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Believe it or not, French toast isn’t an American invention, and despite its name, it’s not even a French invention either! The earliest known reference to a dish similar to what we consider French toast was found in a Latin recipe dating back to the 4th or 5th century BCE. The simple formula, bread dipped in a mixture of eggs and milk and fried, has proven itself to be timeless, and universal too -- every country seems to have its unique take on this brunch staple.

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1. French toast, French style

In France, French toast is actually called pain perdu, which translates to “lost bread” because it’s a great way to use up a loaf that is on the verge of going stale in a very tasty way.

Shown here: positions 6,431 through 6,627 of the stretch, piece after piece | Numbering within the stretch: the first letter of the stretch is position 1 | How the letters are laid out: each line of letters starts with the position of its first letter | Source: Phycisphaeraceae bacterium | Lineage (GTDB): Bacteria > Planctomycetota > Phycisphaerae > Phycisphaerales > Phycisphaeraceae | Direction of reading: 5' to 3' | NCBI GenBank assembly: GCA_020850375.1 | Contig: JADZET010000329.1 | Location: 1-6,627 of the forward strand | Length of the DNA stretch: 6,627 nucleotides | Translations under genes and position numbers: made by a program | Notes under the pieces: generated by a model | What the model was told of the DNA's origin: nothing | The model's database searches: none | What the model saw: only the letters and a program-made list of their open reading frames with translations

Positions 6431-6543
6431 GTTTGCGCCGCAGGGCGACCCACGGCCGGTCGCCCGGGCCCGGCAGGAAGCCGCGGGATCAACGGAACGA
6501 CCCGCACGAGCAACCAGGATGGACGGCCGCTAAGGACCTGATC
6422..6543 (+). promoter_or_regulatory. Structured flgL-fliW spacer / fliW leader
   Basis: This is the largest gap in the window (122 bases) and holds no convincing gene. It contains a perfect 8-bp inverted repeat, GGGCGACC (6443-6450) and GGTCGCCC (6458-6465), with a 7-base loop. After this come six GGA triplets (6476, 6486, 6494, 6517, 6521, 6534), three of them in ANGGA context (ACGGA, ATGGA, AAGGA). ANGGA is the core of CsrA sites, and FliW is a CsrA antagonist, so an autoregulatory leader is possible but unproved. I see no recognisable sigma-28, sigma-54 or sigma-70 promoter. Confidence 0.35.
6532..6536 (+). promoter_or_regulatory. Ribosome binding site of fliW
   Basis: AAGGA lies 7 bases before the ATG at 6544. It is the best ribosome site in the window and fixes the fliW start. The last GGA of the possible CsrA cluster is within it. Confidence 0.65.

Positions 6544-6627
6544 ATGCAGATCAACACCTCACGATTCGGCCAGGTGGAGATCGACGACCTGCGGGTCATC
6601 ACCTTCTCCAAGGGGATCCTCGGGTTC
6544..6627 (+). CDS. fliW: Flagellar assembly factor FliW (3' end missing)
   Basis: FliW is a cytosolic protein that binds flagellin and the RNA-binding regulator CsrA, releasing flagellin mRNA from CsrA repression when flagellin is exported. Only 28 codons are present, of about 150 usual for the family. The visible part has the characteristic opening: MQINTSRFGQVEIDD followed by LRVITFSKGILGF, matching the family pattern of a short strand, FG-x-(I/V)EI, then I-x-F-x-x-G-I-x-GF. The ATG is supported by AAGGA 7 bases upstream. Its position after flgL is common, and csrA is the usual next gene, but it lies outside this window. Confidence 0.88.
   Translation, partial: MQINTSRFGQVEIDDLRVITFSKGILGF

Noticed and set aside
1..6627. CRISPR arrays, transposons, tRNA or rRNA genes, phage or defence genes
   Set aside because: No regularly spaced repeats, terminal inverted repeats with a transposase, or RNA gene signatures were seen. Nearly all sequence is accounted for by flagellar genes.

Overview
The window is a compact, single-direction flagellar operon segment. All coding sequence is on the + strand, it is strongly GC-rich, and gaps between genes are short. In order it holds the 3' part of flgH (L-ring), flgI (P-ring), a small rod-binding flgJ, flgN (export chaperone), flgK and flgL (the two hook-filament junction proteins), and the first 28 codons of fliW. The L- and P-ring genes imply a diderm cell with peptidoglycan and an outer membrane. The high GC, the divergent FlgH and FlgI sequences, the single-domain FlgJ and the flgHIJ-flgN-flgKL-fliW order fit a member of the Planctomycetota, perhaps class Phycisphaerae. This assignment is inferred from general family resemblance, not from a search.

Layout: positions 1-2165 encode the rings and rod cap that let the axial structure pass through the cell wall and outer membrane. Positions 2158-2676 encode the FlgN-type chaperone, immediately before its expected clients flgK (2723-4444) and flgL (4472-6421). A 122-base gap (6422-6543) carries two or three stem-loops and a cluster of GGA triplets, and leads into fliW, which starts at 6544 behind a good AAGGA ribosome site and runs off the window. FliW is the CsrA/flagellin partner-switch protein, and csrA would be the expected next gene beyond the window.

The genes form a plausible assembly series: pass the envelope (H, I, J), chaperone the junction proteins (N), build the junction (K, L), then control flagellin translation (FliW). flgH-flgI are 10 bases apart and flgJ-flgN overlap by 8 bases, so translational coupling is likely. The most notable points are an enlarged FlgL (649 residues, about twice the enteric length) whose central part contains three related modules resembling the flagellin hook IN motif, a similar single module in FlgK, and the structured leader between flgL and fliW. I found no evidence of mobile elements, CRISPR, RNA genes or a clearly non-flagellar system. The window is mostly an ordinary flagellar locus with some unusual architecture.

• Completely cover a single layer of thick slices of day-old crusty French bread (such as Bâtard or Pain de Campagne) in a custard of beaten eggs, heavy cream, eggs, sugar, vanilla extract, and Armagnac liqueur, and let it soak in the fridge, covered, for at least a day
  • Dust the soaked bread in a mixture of one tablespoon flour and one tablespoon sugar evenly on both sides
  • Fry on both sides in lots of butter until crisp and golden
  • As the French say, bon appetit!

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